August 2022 Blog Posts

The fedora stays on, the jacket, too, even in the dog days of summer as Bell mills about his new show, Larry Bell & John Chamberlain. His contribution includes a corner of the south gallery occupied by his trademark glass cubes as well as vapor drawings made from cutouts and the same microparticles he applies to the cubes.
Originally, the mask was adorned by members of all socioeconomic classes to conceal identity. This was necessary since most legal and moral boundaries were blurred during this period, and so were the Venetian Republic’s rules regarding upper and lower social classes intermingling. Originating in the fourteenth century, the Venetian mask was originally intended to serve as a method of inclusiveness.
The curators set a welcome stage for the visitor to the Center. Greeting them at the entrance is Martin Sharp’s Blowing in the Mind/Mister Tambourine Man (1968). Sharp is known as the mastermind behind posters and album covers for some of the biggest names in ’60s rock and roll history.
We all need water. No matter where, no matter when, human life cannot survive without it. This has been made acutely and painfully apparent across large swaths of the globe this summer as human-driven climate change has fueled water shortages with detrimental effects to both the environment and human life.
The Benin Bronzes of Nigeria, their provenance, and the possibility of restitution have been making headlines of late. Currently scattered across the world, this collection of a thousand plus statues and plaques was stolen in 1897 from the African Kingdom of Benin, modern-day Nigeria, by British troops.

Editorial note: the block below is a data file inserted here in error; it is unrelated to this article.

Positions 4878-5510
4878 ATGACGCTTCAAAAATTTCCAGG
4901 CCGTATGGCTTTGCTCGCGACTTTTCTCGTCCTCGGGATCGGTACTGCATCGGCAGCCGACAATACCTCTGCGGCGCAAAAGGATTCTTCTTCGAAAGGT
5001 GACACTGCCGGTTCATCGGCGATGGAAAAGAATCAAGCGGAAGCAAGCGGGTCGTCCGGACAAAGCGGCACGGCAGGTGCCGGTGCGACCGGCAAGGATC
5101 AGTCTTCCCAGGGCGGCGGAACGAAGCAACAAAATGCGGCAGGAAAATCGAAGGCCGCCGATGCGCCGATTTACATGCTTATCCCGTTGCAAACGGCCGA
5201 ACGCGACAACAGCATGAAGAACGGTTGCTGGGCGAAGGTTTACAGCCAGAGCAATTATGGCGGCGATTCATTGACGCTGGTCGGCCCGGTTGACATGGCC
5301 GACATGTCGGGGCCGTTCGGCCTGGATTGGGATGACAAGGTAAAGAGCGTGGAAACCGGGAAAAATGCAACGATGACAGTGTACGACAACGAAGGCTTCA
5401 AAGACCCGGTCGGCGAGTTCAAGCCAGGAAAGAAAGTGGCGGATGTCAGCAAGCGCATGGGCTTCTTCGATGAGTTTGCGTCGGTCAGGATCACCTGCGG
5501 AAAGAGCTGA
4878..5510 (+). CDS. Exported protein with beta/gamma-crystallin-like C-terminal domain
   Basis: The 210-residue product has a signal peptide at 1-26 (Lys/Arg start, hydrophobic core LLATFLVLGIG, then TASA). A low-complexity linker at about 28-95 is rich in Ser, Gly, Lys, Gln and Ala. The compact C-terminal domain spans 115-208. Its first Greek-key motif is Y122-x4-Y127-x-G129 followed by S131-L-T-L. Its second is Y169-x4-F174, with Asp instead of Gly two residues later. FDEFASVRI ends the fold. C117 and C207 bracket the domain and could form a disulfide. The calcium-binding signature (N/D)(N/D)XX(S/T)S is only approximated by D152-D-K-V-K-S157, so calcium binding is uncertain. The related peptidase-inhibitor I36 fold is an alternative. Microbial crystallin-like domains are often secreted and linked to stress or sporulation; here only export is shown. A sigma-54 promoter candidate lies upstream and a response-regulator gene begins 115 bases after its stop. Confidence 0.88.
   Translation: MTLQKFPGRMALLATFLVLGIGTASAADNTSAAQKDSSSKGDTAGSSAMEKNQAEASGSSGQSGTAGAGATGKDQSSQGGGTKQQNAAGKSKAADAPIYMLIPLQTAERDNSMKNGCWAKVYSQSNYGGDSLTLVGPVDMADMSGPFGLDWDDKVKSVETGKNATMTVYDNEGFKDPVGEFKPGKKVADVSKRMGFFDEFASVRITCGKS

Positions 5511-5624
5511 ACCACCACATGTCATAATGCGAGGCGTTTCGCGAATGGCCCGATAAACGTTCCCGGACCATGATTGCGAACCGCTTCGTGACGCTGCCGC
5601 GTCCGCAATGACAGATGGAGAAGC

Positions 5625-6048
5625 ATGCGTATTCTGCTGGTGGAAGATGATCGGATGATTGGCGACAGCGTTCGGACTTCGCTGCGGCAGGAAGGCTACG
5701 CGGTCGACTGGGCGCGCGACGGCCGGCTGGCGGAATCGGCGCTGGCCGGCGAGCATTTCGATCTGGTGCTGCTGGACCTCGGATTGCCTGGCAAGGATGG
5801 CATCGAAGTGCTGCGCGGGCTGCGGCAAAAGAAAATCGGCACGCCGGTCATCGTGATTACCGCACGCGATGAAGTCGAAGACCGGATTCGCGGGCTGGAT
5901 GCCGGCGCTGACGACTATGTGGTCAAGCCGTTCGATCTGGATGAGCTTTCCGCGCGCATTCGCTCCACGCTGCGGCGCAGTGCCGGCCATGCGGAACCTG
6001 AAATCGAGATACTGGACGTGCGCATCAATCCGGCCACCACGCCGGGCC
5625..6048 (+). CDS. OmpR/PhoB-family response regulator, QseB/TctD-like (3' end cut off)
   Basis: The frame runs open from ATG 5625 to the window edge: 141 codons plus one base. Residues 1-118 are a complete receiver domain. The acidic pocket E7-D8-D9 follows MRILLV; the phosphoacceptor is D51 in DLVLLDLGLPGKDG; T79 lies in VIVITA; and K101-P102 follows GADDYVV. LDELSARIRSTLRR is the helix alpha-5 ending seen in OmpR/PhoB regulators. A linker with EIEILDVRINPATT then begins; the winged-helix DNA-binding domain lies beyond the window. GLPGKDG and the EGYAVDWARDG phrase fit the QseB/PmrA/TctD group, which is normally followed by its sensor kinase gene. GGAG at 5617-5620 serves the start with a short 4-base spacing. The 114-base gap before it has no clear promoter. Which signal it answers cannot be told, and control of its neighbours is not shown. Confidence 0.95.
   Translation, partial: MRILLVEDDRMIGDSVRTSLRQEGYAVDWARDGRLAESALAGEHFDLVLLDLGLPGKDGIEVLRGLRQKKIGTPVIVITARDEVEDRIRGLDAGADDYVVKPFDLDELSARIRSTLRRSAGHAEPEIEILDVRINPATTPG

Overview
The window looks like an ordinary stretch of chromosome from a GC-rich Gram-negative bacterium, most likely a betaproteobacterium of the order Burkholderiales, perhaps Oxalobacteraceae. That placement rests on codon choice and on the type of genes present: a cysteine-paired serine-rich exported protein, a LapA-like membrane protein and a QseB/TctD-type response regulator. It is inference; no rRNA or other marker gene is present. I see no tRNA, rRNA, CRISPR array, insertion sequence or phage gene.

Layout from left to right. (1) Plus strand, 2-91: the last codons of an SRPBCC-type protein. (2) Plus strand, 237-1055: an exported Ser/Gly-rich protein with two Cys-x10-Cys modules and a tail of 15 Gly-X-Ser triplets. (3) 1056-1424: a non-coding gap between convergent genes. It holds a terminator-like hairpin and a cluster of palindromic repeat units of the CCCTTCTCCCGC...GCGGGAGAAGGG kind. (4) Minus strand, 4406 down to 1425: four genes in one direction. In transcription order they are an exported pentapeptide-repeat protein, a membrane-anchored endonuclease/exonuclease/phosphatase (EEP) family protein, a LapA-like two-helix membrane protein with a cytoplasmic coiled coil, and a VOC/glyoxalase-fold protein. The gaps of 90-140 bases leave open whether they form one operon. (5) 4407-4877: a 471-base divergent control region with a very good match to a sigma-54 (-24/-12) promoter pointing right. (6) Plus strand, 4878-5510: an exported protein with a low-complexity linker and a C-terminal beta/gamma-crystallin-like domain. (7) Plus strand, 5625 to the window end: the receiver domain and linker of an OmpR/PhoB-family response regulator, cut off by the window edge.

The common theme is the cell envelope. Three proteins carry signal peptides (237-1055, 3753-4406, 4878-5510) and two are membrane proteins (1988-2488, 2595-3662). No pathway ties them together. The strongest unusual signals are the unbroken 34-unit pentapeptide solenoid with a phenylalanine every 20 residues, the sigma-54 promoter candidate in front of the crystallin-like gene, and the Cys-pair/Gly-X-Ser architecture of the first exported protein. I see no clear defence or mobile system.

Fresh off its survey of Faith Ringgold, the New Museum presents a retrospective of another veteran African American painter whose aesthetic DNA courses through subsequent generations of black artists. “Art and Race Matters: The Career of Robert Colescott” is the artist’s first museum outing since 1989.
Not particularly impressive at first glance, Joseph Nicéphore Niépce's View from the Window at Le Gras is a grey-hued pewter plate with the blurred shadow-shapes of treelines and buildings. Despite its unprepossessing appearance, this photograph was integral to the development of modern photography.
Leonardo da Vinci’s iconic Mona Lisa, the world’s most famous, recognizable, and copied artwork, has a storied history. Painted between 1503 and 1519, it was owned by French royalty for centuries. Liberated by Revolutionary forces, the painting briefly adorned Napoleon’s bedroom, then was installed in the Louvre.
Many countries decided to impose very strict regulations on the press in order to limit, or completely prevent, the circulation of negative accounts. Lord Kitchener, the British Secretary of War, made sure that the control on correspondents was so watertight that the photojournalist Jimmy Hare reported that “to so much as make a snapshot without official permission in writing means arrest.”
Along with the exhibition, Hendricks’s art and its impact will be further explored through a richly illustrated exhibition catalogue with contributions by artists and creative figures including Derrick Adams, Nick Cave, Awol Erizku, Jeremy O. Harris, Rashid Johnson, Toyin Ojih Odutola, Fahamu Pecou, and Kehinde Wiley.